• However, such a classification taxonomy entails certain inefficiencies. First, in order to encompass a subject matter area of significant size or complexity to a useful degree of classification granularity, very deep parses may be required reflecting a complicated parse tree. These deep parses require substantial effort and processing resources to develop and implement. Moreover, the resulting classification structures impose significant rigidity on the associated conversion processes such that it may be difficult to adapt the structures to a new conversion environment or to reuse rules and structures as may be desired. Moreover, such predefined, complex structures have limited ability to leverage context cues that may exist in source structured data or that may otherwise be inferred based on an understanding of the subject matter at issue, thereby failing to realize potential efficiencies.
  • A frame-slot architecture can alternatively be utilized to identify the subject matter context. In this regard, a frame represents an intersection between a contextual cue recognized by the machine tool, associated content and related constraint information specific to that conversion environment, whereas a slot-represents an included chunk of information. For example, in the context of product descriptions, a chunk of information such as “1 inch roller bearing” may be recognized by the machine tool logic or grammar as an attribute phrase. The term “1 inch” may then be recognized as an attribute value. In the context of describing a “roller bearing,” it may be readily understood that “1 inch” represents a radius dimension and not a length, width, height or similar rectilinear designation. Such contextual cues can be inferred from a general, public understanding of the subject matter, i.e., what a roller bearing is. Such understanding is a kind of public schema. Moreover, an associated private schema may define acceptable values or ranges for this attribute. For example, only certain values or a certain values range for the attribute at issue may be “legal”; that is, only those values may be acceptable within rules defined by an interested entity. In many cases, such private schema may be pre-defined and thus available for use in a conversion process prior to any detailed analysis of the data sets at issue. The attribute value can be compared to such constraints to confirm the identification of the attribute phrase or to identify corrupted or nonconforming data.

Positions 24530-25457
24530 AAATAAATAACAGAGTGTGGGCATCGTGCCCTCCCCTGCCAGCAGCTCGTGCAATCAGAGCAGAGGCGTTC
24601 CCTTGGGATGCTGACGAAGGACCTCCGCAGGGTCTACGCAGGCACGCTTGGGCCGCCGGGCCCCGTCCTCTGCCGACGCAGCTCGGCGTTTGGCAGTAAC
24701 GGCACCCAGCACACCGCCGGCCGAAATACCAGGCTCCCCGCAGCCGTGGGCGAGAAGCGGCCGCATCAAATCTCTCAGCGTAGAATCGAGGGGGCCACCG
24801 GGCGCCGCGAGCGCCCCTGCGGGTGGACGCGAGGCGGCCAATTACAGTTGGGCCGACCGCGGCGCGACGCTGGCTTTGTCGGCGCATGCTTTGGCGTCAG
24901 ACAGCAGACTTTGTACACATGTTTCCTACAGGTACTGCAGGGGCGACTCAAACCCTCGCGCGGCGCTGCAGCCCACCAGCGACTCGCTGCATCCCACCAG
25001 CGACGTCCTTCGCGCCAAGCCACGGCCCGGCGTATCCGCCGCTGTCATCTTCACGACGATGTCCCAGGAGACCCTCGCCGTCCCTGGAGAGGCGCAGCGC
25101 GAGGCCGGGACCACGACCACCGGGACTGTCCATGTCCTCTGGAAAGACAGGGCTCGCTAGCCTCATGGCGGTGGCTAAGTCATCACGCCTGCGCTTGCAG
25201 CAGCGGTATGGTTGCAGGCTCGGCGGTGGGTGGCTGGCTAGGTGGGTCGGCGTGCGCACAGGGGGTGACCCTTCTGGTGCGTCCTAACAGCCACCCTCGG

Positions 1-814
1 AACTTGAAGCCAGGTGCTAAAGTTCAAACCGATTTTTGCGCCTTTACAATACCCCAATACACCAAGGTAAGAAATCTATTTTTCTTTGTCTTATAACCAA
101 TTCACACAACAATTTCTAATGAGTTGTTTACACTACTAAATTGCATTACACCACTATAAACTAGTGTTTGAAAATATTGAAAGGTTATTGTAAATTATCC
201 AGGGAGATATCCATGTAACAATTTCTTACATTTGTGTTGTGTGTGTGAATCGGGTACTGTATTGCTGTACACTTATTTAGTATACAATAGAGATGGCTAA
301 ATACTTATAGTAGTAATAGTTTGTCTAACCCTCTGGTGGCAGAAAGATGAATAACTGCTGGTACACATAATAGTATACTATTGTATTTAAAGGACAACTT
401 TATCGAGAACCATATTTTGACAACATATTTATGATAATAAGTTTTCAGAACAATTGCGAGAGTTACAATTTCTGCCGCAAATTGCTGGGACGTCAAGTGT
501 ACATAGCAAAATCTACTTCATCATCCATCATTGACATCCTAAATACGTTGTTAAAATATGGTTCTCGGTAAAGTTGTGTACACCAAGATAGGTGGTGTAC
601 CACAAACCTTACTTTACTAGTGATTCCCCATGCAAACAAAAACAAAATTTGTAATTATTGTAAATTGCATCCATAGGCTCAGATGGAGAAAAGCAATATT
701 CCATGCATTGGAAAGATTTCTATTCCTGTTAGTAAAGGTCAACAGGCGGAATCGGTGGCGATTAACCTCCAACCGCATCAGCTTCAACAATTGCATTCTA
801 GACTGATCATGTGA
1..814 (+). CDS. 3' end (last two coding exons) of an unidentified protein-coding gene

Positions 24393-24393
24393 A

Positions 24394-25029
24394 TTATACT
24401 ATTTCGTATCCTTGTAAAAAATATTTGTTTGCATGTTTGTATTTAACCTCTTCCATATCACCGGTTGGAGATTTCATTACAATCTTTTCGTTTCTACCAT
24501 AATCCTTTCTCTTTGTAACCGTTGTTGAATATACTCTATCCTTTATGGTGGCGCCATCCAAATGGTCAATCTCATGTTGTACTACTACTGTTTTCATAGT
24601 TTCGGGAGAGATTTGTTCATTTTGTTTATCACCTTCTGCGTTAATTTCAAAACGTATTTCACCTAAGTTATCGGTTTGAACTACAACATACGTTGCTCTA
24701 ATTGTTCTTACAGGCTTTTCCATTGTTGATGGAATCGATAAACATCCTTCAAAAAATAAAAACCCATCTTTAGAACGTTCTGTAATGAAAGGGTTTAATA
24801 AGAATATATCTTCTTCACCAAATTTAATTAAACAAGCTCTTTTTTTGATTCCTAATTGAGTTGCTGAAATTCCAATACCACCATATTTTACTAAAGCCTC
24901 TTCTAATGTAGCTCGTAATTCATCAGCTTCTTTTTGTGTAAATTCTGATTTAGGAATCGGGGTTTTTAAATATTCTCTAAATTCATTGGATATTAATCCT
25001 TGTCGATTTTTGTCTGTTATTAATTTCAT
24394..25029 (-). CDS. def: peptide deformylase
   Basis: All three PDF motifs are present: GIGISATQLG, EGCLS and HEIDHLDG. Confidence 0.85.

• The frame is thus a specification of context or other disambiguating cues at or close to the whole-record level, less sensitive to syntax and more sensitive to the intersection of attributes and their values. Thus, a frame functions as a container for grammatical information used to convert data, analogous to a software object. The frame-slot architecture thus can resolve ambiguities without deep parses and yields flexible and more readily reusable syntactic rules. Moreover, constraint information is readily available, e.g., for attribute values, thus allowing for more confidence in conversions and better recognition of conversion anomalies. As discussed below, certain frame-slot relationships may be developed based on an analysis of a sample data set.